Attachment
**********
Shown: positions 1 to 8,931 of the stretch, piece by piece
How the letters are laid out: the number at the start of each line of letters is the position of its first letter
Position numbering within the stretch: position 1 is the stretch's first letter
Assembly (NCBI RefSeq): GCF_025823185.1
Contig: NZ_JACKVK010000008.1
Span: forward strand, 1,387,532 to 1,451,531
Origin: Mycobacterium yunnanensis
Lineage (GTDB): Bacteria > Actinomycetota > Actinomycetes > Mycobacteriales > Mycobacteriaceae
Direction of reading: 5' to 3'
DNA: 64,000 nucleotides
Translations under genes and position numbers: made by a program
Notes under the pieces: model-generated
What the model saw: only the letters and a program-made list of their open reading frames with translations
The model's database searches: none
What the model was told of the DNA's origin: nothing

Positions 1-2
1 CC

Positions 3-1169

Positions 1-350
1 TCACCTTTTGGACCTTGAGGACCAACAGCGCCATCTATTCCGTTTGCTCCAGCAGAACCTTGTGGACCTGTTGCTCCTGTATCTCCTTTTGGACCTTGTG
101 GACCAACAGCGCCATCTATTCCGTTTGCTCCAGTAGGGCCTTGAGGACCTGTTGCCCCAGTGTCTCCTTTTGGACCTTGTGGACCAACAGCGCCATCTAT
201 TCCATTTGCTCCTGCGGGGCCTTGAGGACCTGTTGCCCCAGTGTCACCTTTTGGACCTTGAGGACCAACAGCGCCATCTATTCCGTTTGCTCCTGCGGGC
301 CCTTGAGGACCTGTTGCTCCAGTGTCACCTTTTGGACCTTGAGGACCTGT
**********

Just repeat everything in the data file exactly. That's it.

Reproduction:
Shown: positions 1 to 8,931 of the stretch, piece by piece
How the letters are laid out: the number at the start of each line of letters is the position of its first letter
Position numbering within the stretch: position 1 is the stretch's first letter
Assembly (NCBI RefSeq): GCF_025823185.1
Contig: NZ_JACKVK010000008.1
Span: forward strand, 1,387,532 to 1,451,531
Origin: Mycobacterium yunnanensis
Lineage (GTDB): Bacteria > Actinomycetota > Actinomycetes > Mycobacteriales > Mycobacteriaceae
Direction of reading: 5' to 3'
DNA: 64,000 nucleotides
Translations under genes and position numbers: made by a program
Notes under the pieces: model-generated
What the model saw: only the letters and a program-made list of their open reading frames with translations
The model's database searches: none
What the model was told of the DNA's origin: nothing

Positions 1-2
1 CC

Positions 3-1169

Positions 1-350
1 TCACCTTTTGGACCTTGAGGACCAACAGCGCCATCTATTCCGTTTGCTCCAGCAGAACCTTGTGGACCTGTTGCTCCTGTATCTCCTTTTGGACCTTGTG
101 GACCAACAGCGCCATCTATTCCGTTTGCTCCAGTAGGGCCTTGAGGACCTGTTGCCCCAGTGTCTCCTTTTGGACCTTGTGGACCAACAGCGCCATCTAT
201 TCCATTTGCTCCTGCGGGGCCTTGAGGACCTGTTGCCCCAGTGTCACCTTTTGGACCTTGAGGACCAACAGCGCCATCTATTCCGTTTGCTCCTGCGGGC
301 CCTTGAGGACCTGTTGCTCCAGTGTCACCTTTTGGACCTTGAGGACCTGT